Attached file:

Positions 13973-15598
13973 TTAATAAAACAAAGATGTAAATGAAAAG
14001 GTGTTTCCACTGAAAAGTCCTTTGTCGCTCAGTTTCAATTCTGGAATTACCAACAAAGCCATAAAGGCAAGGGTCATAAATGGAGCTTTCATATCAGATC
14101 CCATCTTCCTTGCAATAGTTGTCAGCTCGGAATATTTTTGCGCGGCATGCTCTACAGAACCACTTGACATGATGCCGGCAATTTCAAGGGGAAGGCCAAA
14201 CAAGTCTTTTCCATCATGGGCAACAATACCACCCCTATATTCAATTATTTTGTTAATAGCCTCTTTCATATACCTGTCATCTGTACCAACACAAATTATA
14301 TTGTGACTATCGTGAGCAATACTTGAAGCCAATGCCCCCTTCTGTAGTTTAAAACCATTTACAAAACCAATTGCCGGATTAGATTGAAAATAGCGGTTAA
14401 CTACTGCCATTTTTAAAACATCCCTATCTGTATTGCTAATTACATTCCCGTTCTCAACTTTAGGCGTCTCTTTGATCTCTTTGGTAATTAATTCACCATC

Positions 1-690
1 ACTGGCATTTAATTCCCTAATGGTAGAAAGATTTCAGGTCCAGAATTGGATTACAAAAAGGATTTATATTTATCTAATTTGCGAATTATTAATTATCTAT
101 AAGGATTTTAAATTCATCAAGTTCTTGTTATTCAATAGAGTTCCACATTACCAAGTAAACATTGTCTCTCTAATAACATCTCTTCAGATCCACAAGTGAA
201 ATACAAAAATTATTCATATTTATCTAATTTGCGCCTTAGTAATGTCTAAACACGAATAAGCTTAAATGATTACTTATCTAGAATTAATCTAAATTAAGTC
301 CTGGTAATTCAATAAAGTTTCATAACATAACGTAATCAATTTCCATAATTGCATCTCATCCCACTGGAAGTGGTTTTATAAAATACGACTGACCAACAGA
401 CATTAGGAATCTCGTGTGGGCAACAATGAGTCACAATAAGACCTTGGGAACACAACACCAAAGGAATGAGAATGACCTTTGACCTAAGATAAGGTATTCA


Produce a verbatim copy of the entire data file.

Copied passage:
Positions 13973-15598
13973 TTAATAAAACAAAGATGTAAATGAAAAG
14001 GTGTTTCCACTGAAAAGTCCTTTGTCGCTCAGTTTCAATTCTGGAATTACCAACAAAGCCATAAAGGCAAGGGTCATAAATGGAGCTTTCATATCAGATC
14101 CCATCTTCCTTGCAATAGTTGTCAGCTCGGAATATTTTTGCGCGGCATGCTCTACAGAACCACTTGACATGATGCCGGCAATTTCAAGGGGAAGGCCAAA
14201 CAAGTCTTTTCCATCATGGGCAACAATACCACCCCTATATTCAATTATTTTGTTAATAGCCTCTTTCATATACCTGTCATCTGTACCAACACAAATTATA
14301 TTGTGACTATCGTGAGCAATACTTGAAGCCAATGCCCCCTTCTGTAGTTTAAAACCATTTACAAAACCAATTGCCGGATTAGATTGAAAATAGCGGTTAA
14401 CTACTGCCATTTTTAAAACATCCCTATCTGTATTGCTAATTACATTCCCGTTCTCAACTTTAGGCGTCTCTTTGATCTCTTTGGTAATTAATTCACCATC

Positions 1-690
1 ACTGGCATTTAATTCCCTAATGGTAGAAAGATTTCAGGTCCAGAATTGGATTACAAAAAGGATTTATATTTATCTAATTTGCGAATTATTAATTATCTAT
101 AAGGATTTTAAATTCATCAAGTTCTTGTTATTCAATAGAGTTCCACATTACCAAGTAAACATTGTCTCTCTAATAACATCTCTTCAGATCCACAAGTGAA
201 ATACAAAAATTATTCATATTTATCTAATTTGCGCCTTAGTAATGTCTAAACACGAATAAGCTTAAATGATTACTTATCTAGAATTAATCTAAATTAAGTC
301 CTGGTAATTCAATAAAGTTTCATAACATAACGTAATCAATTTCCATAATTGCATCTCATCCCACTGGAAGTGGTTTTATAAAATACGACTGACCAACAGA
401 CATTAGGAATCTCGTGTGGGCAACAATGAGTCACAATAAGACCTTGGGAACACAACACCAAAGGAATGAGAATGACCTTTGACCTAAGATAAGGTATTCA